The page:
Bayard & Holmes
~ Jay Holmes
On September 14, 2021, the US Justice Department released a statement concerning two ex-US Intel employees and one ex-US Military employee who were caught committing two very serious crimes. (See Three Former U.S. Intelligence Community and Military Personnel Agree to Pay More Than $1.68 Million to Resolve Criminal Charges Arising from Their Provision of Hacking-Related Services to a Foreign Government) According to the Justice Department, Marc Baier, Ryan Adams, and Daniel Gericke, a.k.a. the Three Little Spy Pigs, illegally exported classified hacking tools to the United Arab Emirates (UAE). That’s a very serious crime. They also helped the UAE to use these tools to spy on a variety of people, including US citizens and legal residents of the United States. That’s another very serious crime. They may have committed other crimes, as well, but thus far, the facts of the case remain vague.
There is much we would all like to know about this case.
Who were the victims?
Did the piggies and the UAE spy on a political party?
Did they spy on a political campaign?
Did they spy on banks in the United States or elsewhere?
Did they obtain information that would have enabled profitable insider trading schemes by US corporations, foreign parties, and/or themselves?
When information was obtained, with whom was it shared?
The UAE government seems to have been a beneficiary, but who else received information?
Did Iran, North Korea, the PRC, Russia or any other government receive the illegally-obtained information?
The possibilities are vast, but the information released by the Justice Department remains scant.
Thus far, prosecution has been postponed in lieu of a $1.6 million financial penalty and an agreement that bars the three pigs from working in cyber activities and ever applying for another security clearance. The pigs have also agreed to “fully cooperate” with the US government.
But why have the piggies not been placed in a suitable pig pen,
such as the Federal Super Max Prison in Colorado?
Why no vacation to a quiet resort in Guam or that lovely US Government Health Spa in Guantanamo? We would love to know. Personally, I’m a big fan of sending wayward pigs to Guantanamo for some well-deserved fun in the sun. Sharks are feasting there right now, and they love feeding on pigs who swim too far from shore.
Given the Justice Department’s track record over the last decade or so, one might be tempted to assume that a political cover-up is being conducted here. It’s happened before, so it could happen this time, as well. If this particular crime ring is intelligent, their first collecting efforts went toward gaining some insurance for their future freedom and safety. Knowing what powerful members of our government do with their 23 1/2 hours of free time each day and keeping that information safe and retrievable would leave any criminal in a better position to negotiate with prosecutors.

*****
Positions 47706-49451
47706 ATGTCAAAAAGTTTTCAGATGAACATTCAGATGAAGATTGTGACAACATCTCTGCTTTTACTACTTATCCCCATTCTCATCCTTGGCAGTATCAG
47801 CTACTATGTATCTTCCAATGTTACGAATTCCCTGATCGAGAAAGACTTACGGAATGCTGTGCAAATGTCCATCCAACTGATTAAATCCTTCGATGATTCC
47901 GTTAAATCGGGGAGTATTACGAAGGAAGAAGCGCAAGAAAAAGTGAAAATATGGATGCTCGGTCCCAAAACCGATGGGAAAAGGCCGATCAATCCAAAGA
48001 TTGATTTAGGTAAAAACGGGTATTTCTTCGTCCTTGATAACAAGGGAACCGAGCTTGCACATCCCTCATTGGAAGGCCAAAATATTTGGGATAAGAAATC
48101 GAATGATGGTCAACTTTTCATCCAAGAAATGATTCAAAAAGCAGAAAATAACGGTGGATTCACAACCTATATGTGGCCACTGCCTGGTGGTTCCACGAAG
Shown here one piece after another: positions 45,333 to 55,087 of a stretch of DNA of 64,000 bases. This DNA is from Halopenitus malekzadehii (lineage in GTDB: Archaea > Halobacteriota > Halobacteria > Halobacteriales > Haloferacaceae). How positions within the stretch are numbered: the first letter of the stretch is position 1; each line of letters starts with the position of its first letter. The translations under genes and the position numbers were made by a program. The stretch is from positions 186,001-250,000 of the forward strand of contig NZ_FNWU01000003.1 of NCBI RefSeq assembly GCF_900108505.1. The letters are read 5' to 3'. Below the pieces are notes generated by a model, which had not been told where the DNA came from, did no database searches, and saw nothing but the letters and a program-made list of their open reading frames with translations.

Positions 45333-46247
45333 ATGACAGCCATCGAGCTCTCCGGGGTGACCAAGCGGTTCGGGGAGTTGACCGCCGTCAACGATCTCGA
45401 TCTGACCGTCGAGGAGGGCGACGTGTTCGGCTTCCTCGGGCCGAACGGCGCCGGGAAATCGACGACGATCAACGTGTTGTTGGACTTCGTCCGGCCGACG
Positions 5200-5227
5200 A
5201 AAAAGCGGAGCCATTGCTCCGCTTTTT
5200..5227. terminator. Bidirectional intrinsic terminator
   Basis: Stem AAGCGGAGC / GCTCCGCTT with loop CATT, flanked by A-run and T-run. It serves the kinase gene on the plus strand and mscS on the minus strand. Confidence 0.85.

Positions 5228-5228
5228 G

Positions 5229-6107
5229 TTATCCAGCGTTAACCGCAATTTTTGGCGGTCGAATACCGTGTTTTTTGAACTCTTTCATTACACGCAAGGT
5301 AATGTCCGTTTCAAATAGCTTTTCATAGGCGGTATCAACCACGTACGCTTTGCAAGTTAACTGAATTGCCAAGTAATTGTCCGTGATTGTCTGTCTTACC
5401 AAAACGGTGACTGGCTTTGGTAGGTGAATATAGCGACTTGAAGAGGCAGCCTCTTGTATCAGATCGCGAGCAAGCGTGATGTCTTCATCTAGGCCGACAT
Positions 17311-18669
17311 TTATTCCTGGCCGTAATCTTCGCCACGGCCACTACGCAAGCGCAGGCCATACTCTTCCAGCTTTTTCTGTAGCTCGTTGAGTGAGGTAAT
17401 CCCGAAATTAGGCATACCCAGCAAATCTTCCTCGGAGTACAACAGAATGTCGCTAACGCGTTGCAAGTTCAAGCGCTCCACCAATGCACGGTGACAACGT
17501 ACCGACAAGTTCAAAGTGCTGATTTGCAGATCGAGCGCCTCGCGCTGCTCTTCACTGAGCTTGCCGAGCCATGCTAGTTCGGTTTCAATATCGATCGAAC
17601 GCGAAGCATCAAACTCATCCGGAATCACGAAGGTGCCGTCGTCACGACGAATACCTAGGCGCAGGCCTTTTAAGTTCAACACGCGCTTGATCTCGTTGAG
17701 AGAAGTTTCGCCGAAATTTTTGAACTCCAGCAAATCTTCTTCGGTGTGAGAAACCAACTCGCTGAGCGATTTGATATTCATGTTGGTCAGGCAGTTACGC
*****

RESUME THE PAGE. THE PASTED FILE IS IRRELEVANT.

That’s one possibility. It’s understandably an easy conclusion to arrive at given the political climate in the Justice Department, but other, less nefarious explanations are also possible.
It could be that the Justice Department simply did what is in the best interest of the United States by gaining full cooperation of the three spy pigs in question. These particular porcine critters might well have accumulated massive data bases that would be highly valuable to the US Government for purposes of National Security and crime fighting.
Here’s hoping that the latter explanation is the accurate one.
If information is being used for legitimate purposes within the interests of national security rather than for political cover-ups, then we can’t blame the Justice Department and other branches of government for not exposing valuable information.
And herein lie the important questions. . . .
Who gets to decide what constitutes a legitimate purpose, and who guards the hen house from the fox, or in this case from a pig attack? These questions concern all US taxpayers.
As for the answers, only time will tell, and even then only partially. This case will be worth remembering in the future.
What do the main intelligence agencies do and where do they operate? How do they recruit personnel? What are real life honey pots and sleeper agents? What about truth serums and enhanced interrogations? And what are the most common foibles of popular spy fiction?
With the voice of over forty-five years of experience in the Intelligence Community, Bayard & Holmes answer these questions and share information on espionage history, firearms of spycraft, tradecraft techniques, and the personalities and personal challenges of the men and women behind the myths.
Though crafted with advice and specific tips for writers, SPYCRAFT: Essentials is for anyone who wants to learn more about the inner workings of the Shadow World.
“From novices to experts, everyone will find something in this book.”
~ Doug Patteson, Former CIA Operations Officer
“For any author, this is the new bible for crafting stories of espionage.”
~ James Rollins, New York Times Bestselling Author of The Demon Crown